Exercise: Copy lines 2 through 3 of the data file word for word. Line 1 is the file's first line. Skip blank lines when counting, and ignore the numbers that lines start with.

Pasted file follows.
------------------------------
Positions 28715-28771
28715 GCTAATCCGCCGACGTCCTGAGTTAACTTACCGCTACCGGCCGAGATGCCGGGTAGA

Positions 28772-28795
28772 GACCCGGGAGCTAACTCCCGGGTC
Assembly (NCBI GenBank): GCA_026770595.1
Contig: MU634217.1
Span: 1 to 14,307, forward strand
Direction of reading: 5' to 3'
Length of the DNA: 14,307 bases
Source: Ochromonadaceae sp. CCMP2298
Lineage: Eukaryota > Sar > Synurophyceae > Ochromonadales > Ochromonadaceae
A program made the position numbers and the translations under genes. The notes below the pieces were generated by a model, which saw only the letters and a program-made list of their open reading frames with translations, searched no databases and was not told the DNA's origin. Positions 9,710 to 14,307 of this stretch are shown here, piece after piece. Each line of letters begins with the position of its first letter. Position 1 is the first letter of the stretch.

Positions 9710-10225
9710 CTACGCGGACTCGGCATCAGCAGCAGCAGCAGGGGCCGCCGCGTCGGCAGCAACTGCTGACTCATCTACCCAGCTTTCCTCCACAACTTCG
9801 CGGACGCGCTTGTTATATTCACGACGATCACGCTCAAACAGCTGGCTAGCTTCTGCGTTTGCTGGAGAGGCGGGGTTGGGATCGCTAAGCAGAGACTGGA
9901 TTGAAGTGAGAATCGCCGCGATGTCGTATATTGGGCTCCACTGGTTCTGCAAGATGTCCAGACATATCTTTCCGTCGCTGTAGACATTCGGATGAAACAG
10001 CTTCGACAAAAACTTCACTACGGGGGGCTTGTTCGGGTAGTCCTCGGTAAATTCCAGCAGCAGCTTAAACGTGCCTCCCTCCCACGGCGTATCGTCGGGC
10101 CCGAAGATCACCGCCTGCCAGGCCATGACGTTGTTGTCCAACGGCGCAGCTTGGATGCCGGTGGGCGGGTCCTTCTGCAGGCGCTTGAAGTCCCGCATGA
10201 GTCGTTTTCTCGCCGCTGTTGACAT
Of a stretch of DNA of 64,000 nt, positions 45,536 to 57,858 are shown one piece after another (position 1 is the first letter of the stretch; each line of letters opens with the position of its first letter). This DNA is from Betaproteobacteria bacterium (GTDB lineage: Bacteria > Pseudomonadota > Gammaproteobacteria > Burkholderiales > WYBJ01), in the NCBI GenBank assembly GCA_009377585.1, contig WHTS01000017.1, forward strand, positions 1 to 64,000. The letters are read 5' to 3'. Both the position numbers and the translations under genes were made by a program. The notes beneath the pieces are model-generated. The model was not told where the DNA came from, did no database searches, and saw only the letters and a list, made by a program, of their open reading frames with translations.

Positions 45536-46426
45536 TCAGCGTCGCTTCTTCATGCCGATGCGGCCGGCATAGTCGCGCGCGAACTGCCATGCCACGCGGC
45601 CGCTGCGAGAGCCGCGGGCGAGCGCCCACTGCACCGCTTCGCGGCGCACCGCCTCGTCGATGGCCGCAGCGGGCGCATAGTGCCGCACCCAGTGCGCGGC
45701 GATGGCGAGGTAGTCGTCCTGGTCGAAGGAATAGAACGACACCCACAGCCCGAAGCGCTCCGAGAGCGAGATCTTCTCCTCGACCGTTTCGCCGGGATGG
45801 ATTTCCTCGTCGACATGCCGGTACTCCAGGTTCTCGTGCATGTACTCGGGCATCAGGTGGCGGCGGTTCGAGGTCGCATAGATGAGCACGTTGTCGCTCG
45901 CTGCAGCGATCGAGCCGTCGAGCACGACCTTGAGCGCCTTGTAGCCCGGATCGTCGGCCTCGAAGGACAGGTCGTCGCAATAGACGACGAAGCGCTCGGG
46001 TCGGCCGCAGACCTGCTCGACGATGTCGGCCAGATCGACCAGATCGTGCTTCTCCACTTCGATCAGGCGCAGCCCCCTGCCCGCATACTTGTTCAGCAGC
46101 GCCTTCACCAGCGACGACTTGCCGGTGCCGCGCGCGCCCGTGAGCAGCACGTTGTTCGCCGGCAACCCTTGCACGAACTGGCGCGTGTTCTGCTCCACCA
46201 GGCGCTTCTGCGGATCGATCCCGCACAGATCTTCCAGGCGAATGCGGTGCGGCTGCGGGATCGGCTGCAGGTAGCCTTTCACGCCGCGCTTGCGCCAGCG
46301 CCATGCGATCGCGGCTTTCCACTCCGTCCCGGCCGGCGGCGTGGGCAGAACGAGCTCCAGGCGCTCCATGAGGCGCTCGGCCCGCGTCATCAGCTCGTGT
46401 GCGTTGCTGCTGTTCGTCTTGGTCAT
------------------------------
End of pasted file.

28715 GCTAATCCGCCGACGTCCTGAGTTAACTTACCGCTACCGGCCGAGATGCCGGGTAGA

Positions 28772-28795